Most countries have established legal limits for drinking and driving, and many set limits for other activities, such as boating. You will certainly face serious penalties and other legal consequences if you are stopped and found to be above the legal limit.
To be responsible, you cannot rely on the legal limit alone. Clearly, not drinking at all is the safest choice in these situations. If you choose to drink, your own limit may be a lot lower than the legal limit. You should consider how drinking affects you at the time you begin a risky activity, as well as its general effect on you.
Also, remember that your body can only metabolize a certain amount of alcohol each hour. If you drink a lot, you may still have a significant amount of alcohol in your system the next day. Even if you have eliminated the alcohol, your body may still be recovering. A hangover the next day may continue to negatively affect your physical reactions and your judgment.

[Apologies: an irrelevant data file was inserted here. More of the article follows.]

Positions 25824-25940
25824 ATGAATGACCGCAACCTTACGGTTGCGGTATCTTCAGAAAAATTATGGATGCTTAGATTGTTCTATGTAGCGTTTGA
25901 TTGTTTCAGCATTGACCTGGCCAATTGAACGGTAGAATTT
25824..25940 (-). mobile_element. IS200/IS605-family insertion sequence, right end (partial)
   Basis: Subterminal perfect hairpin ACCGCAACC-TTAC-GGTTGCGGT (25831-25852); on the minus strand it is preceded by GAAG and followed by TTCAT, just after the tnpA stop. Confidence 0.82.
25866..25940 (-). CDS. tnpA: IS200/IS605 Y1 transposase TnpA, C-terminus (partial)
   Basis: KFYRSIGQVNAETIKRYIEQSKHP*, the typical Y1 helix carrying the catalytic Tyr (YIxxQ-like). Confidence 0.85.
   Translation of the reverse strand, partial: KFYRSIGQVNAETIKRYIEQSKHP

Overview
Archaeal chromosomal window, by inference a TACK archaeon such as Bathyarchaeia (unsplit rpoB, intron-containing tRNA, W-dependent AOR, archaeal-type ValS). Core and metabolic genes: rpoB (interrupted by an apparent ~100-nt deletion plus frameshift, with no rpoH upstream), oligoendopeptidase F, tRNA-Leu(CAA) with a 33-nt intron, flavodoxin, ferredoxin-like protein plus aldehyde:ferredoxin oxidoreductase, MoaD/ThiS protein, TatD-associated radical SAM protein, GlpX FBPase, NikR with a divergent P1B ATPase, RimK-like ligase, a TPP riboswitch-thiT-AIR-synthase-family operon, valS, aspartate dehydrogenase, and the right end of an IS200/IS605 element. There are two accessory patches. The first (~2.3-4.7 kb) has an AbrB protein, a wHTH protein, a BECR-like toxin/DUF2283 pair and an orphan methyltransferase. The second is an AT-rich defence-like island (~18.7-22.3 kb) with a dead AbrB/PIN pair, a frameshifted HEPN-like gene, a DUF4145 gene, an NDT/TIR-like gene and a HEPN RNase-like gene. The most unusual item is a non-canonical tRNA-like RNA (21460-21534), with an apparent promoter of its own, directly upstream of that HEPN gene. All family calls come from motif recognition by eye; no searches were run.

There are a number of additional things to consider when deciding an appropriate limit for yourself. Here are a few links that will bring you to different parts of this website for reference.
You should talk with your health provider to learn more and decide what is right for you. When your health may be at immediate risk, seek medical attention right away.
What if I had too much?
Do not drive or engage in any risky activity if you feel that you have had too much to drink.
If you plan to drink, plan your transportation ahead of time. You may want to consider not driving on the way so that you don’t have to make the decision when it is time to return home later. Use public transport, a taxi, a shared ride, or designate a sober driver in advance.
Only time will allow your body to eliminate the alcohol you have consumed. Drinking coffee and other methods to “sober up fast” just won’t work. See other common myths.